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Will the Iraqi Kurdish referendum backfire?

Kurds in the city of Erbil celebrate on 25 September 2017 following an independence vote across Iraqi Kurdistan.
Kurds in the city of Erbil celebrate on 25 September 2017 following an independence vote across Iraqi Kurdistan. Reuters/Ahmed Jadallah
3 min

Results of Monday’s independence referendum in Iraqi Kurdistan, which drew 72 percent of eligible voters despite being banned by Iraq’s Supreme Court, are almost certain to be in favour of independence.


But the vote has stirred such anger among neighbours that the Kurds may find themselves in a more difficult position as a result

Leaders of the Kurdistan Regional Government (KRG) billed the non-binding referendum as an exercise in self-determination and said they will not actually make a real push for statehood.

Instead, they are looking to maintain their influence with Baghdad, Tehran and Ankara after having cooperated with them in the battle against the Islamic State armed group.

“The referendum for them is a bargaining chip, because it’s very difficult to negotiate with many different states when you are a region of provinces,” says Renad Mansour, research fellow with Chatham House.

“They want to make claims to disputed territory, and they want to continue along their pursuit of becoming an oil and gas producer in the region.”

However, the referendum has appeared to upset anyone they may wish to hold talks.

“The problem moving forward is that all these actors who were fighting together against Isis are now squabbling with each other over this issue,” Mansour says.

“Because it’s landlocked, the Kurdistan region needs friends, and all of its neighbours along its borders reject it vehemently. Really the biggest impact of this referendum this far has been increased antagonisms by all sides.”

Turkey and Iran watching for next moves

As they watching the KRG for what steps it decides to take, both Turkey and Iran are letting the Kurdish leadership known that this referendum hasn’t won them any favours.

“This referendum brought Iran, Turkey and the Baghdad government into acting in coordination,” notes Ege Seçkin, political analyst at IHS Country Risk. “Whereas we’ve seen in previous years, those three sides, particularly Turkey versus Iran and Turkey versus the Baghdad government, the relations had been very strained.”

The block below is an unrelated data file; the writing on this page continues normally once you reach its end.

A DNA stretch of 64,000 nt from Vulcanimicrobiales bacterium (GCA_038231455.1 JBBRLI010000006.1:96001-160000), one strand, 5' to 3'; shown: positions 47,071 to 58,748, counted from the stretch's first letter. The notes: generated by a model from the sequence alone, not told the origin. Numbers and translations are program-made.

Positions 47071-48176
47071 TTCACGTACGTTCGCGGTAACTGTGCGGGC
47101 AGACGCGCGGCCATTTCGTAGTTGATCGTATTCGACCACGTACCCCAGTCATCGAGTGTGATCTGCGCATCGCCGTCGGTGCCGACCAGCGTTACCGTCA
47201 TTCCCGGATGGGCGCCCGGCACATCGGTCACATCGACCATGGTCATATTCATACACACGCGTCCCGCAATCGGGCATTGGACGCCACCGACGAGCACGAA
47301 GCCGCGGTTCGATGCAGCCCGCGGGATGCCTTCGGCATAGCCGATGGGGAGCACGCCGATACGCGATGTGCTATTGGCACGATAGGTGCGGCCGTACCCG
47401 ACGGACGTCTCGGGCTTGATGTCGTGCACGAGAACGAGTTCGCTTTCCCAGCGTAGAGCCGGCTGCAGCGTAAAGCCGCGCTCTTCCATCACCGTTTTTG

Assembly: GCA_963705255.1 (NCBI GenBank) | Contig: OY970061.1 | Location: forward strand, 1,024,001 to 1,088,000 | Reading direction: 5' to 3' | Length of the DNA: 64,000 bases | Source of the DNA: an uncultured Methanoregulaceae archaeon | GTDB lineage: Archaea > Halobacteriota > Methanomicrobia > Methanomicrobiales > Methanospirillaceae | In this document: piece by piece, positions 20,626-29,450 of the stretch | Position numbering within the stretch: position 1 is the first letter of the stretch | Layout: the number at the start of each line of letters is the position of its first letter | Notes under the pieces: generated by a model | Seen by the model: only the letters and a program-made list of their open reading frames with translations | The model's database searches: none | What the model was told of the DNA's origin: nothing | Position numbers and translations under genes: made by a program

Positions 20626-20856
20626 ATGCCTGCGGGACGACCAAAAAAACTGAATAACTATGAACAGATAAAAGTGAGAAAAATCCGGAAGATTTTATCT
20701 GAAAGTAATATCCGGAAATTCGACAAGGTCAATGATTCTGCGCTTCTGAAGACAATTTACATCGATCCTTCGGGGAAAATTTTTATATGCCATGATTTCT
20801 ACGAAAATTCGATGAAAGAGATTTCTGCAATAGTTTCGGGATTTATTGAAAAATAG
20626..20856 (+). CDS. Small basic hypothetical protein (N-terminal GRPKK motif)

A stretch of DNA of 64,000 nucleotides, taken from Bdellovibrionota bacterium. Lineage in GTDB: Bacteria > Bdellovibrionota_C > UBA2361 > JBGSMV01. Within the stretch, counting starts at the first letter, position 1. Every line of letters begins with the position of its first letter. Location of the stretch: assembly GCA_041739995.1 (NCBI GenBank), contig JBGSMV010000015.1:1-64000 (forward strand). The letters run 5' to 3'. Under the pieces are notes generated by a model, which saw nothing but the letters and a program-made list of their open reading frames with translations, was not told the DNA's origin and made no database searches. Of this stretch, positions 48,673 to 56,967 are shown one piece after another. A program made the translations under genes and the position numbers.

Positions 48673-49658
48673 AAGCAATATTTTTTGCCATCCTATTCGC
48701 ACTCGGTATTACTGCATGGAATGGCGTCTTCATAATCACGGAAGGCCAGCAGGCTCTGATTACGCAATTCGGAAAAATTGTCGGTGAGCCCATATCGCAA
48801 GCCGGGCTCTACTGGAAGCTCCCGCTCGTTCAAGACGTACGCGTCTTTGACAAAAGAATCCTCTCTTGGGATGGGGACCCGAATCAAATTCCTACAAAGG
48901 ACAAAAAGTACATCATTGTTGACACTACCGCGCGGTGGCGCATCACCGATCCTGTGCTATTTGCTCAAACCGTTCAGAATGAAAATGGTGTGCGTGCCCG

Turkish President Recep Tayyip Erdogan threatening to block the flow of oil from northern Iraq and even to take military action.

“Looking at statements made by KRG officials, it seems they are actually surprised by how angry the Turks are,” Seçkin says. “And that increases the likelihood that we might in the next few weeks see some concrete measure by Turkey.”

Kirkuk a flashpoint issue

Iraqi Prime Minister Haider al-Abadi said late Monday that his government would not dialogue about the results of what it considers an unconstitutional referendum.

“Abadi is really reluctant to give any concessions whatsoever to the Kurds, for fear that that might jeopardise his own prospects for surviving politically,” says Seçkin.

“Iraqi parliamentary elections are coming in April 2018, and they will to a great extent be a face-off between Abadi and the hard-line alternatives, the likes of former PM [Nouri] al-Maliki and so forth.”

However, the presence of Kurdish forces in and around the oil-rich city of Kirkuk following the battle against the Islamic State group is something the central government will not be able to ignore indefinitely.

“The KRG has been attempting to entrench what is a de facto control over the city, even though it actually lies outside of the formal borders of the KRG as recognised under the Iraqi constitution,” Seçkin says.

“If they try to press on that point, and if they refuse to compromise, that will be a true flashpoint.”

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